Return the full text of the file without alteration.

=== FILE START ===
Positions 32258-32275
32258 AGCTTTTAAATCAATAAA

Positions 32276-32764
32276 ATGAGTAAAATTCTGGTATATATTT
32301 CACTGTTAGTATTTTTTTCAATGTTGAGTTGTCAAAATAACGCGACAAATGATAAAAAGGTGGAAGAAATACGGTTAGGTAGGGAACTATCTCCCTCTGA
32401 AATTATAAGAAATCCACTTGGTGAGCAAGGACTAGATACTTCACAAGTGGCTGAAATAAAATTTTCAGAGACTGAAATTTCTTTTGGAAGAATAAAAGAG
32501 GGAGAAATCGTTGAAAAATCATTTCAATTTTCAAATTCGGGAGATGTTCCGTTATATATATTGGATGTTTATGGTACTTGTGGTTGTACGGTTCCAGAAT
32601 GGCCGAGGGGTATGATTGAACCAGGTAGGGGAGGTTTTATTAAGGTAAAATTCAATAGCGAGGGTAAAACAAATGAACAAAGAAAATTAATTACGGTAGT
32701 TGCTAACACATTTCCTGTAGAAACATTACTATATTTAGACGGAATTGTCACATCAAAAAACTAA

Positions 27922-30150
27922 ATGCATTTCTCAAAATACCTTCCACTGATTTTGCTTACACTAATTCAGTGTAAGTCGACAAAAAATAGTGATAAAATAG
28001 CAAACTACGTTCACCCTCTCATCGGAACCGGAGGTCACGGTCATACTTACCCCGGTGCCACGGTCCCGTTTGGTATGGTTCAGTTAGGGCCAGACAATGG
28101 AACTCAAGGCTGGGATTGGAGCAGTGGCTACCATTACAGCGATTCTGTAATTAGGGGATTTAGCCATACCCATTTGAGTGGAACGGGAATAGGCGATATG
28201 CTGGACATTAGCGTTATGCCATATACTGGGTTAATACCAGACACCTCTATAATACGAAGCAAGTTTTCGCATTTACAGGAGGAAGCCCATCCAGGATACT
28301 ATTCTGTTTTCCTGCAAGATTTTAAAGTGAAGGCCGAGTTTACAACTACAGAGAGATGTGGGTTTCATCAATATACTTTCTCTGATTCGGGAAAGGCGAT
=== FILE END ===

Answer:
Positions 32258-32275
32258 AGCTTTTAAATCAATAAA

Positions 32276-32764
32276 ATGAGTAAAATTCTGGTATATATTT
32301 CACTGTTAGTATTTTTTTCAATGTTGAGTTGTCAAAATAACGCGACAAATGATAAAAAGGTGGAAGAAATACGGTTAGGTAGGGAACTATCTCCCTCTGA
32401 AATTATAAGAAATCCACTTGGTGAGCAAGGACTAGATACTTCACAAGTGGCTGAAATAAAATTTTCAGAGACTGAAATTTCTTTTGGAAGAATAAAAGAG
32501 GGAGAAATCGTTGAAAAATCATTTCAATTTTCAAATTCGGGAGATGTTCCGTTATATATATTGGATGTTTATGGTACTTGTGGTTGTACGGTTCCAGAAT
32601 GGCCGAGGGGTATGATTGAACCAGGTAGGGGAGGTTTTATTAAGGTAAAATTCAATAGCGAGGGTAAAACAAATGAACAAAGAAAATTAATTACGGTAGT
32701 TGCTAACACATTTCCTGTAGAAACATTACTATATTTAGACGGAATTGTCACATCAAAAAACTAA

Positions 27922-30150
27922 ATGCATTTCTCAAAATACCTTCCACTGATTTTGCTTACACTAATTCAGTGTAAGTCGACAAAAAATAGTGATAAAATAG
28001 CAAACTACGTTCACCCTCTCATCGGAACCGGAGGTCACGGTCATACTTACCCCGGTGCCACGGTCCCGTTTGGTATGGTTCAGTTAGGGCCAGACAATGG
28101 AACTCAAGGCTGGGATTGGAGCAGTGGCTACCATTACAGCGATTCTGTAATTAGGGGATTTAGCCATACCCATTTGAGTGGAACGGGAATAGGCGATATG
28201 CTGGACATTAGCGTTATGCCATATACTGGGTTAATACCAGACACCTCTATAATACGAAGCAAGTTTTCGCATTTACAGGAGGAAGCCCATCCAGGATACT
28301 ATTCTGTTTTCCTGCAAGATTTTAAAGTGAAGGCCGAGTTTACAACTACAGAGAGATGTGGGTTTCATCAATATACTTTCTCTGATTCGGGAAAGGCGAT